March 25, 2020

After announcing the launch of the COVID-19 High Performance Computing Consortium on Sunday, the Department of Energy yesterday provided more details on its sco Read more…

By John Russell

Honeywell’s Big Bet on Trapped Ion Quantum Computing

April 7, 2020

Honeywell doesn’t spring to mind when thinking of quantum computing pioneers, but a decade ago the high-tech conglomerate better known for its control systems waded deliberately into the then calmer quantum computing (QC) waters. Fast forward to March when Honeywell announced plans to introduce an ion trap-based quantum computer whose ‘performance’ would... Read more…

By John Russell

Neocortex Will Be First-of-Its-Kind 800,000-Core AI Supercomputer

June 9, 2020

Pittsburgh Supercomputing Center (PSC - a joint research organization of Carnegie Mellon University and the University of Pittsburgh) has won a $5 million award Read more…

By Tiffany Trader

Global Supercomputing Is Mobilizing Against COVID-19

March 12, 2020

Tech has been taking some heavy losses from the coronavirus pandemic. Global supply chains have been disrupted, virtually every major tech conference taking place over the next few months has been canceled... Read more…

By Oliver Peckham

Leading Solution Providers

Contributors

10nm, 7nm, 5nm…. Should the Chip Nanometer Metric Be Replaced?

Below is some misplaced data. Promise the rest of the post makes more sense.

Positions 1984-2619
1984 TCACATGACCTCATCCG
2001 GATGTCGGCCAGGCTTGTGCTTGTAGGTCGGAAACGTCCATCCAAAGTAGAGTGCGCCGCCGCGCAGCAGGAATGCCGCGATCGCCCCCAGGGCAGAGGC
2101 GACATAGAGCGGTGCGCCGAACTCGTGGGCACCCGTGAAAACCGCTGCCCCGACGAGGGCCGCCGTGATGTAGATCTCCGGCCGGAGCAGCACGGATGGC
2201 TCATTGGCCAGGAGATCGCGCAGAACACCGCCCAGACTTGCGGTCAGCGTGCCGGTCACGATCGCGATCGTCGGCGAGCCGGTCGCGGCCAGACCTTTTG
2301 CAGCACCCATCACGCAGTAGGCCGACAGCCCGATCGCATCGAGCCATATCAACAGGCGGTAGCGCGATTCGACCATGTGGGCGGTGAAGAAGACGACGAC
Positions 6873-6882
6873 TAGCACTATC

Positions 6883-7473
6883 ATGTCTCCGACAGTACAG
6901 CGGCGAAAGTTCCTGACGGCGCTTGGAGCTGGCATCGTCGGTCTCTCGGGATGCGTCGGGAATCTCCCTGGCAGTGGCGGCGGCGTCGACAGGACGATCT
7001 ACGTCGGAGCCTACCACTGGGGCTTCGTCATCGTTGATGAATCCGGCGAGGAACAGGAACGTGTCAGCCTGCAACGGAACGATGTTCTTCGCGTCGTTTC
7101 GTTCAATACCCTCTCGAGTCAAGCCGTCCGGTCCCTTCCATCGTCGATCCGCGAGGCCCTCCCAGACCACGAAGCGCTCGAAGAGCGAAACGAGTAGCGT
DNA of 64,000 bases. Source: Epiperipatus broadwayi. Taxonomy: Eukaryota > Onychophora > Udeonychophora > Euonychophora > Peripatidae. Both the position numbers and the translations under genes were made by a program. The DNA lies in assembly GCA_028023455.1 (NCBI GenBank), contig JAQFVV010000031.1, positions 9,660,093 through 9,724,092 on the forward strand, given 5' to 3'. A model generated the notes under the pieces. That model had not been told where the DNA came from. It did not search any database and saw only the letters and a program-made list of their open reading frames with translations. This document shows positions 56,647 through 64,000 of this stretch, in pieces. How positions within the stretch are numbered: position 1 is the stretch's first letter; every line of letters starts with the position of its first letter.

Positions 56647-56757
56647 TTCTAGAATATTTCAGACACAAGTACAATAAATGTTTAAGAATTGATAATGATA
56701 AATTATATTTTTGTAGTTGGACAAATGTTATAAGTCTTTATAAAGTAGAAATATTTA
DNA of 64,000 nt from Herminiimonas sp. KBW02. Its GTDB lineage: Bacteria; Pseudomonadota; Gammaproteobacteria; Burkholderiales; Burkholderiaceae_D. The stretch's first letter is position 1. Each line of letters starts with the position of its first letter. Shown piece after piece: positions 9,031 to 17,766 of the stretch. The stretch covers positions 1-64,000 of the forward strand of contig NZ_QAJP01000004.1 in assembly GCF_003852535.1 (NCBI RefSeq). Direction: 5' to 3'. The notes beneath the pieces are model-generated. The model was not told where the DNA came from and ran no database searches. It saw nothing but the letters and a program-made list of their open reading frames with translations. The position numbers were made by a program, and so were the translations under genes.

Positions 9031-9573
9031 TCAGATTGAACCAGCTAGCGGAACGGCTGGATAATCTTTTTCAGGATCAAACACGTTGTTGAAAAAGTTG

June 1, 2020

The biggest cool factor in server chips is the nanometer. AMD beating Intel to a CPU built on a 7nm process node* – with 5nm and 3nm on the way – has been i Read more…

By Doug Black

Nvidia’s Ampere A100 GPU: Up to 2.5X the HPC, 20X the AI

May 14, 2020

Nvidia's first Ampere-based graphics card, the A100 GPU, packs a whopping 54 billion transistors on 826mm2 of silicon, making it the world's largest seven-nanom Read more…

By Tiffany Trader

‘Billion Molecules Against COVID-19’ Challenge to Launch with Massive Supercomputing Support

April 22, 2020

Around the world, supercomputing centers have spun up and opened their doors for COVID-19 research in what may be the most unified supercomputing effort in hist Read more…

By Oliver Peckham

Australian Researchers Break All-Time Internet Speed Record

May 26, 2020

If you’ve been stuck at home for the last few months, you’ve probably become more attuned to the quality (or lack thereof) of your internet connection. Even Read more…

By Oliver Peckham

15 Slides on Programming Aurora and Exascale Systems

May 7, 2020

Sometime in 2021, Aurora, the first planned U.S. exascale system, is scheduled to be fired up at Argonne National Laboratory. Cray (now HPE) and Intel are the k Read more…

By John Russell

Summit Supercomputer is Already Making its Mark on Science

September 20, 2018

Summit, now the fastest supercomputer in the world, is quickly making its mark in science – five of the six finalists just announced for the prestigious 2018 Read more…

By John Russell

TACC Supercomputers Run Simulations Illuminating COVID-19, DNA Replication

March 19, 2020

As supercomputers around the world spin up to combat the coronavirus, the Texas Advanced Computing Center (TACC) is announcing results that may help to illumina Read more…

By Staff report

$100B Plan Submitted for Massive Remake and Expansion of NSF

May 27, 2020

Legislation to reshape, expand - and rename - the National Science Foundation has been submitted in both the U.S. House and Senate. The proposal, which seems to Read more…

By John Russell

  • arrow
  • Click Here for More Headlines
  • arrow
Do NOT follow this link or you will be banned from the site!
Share This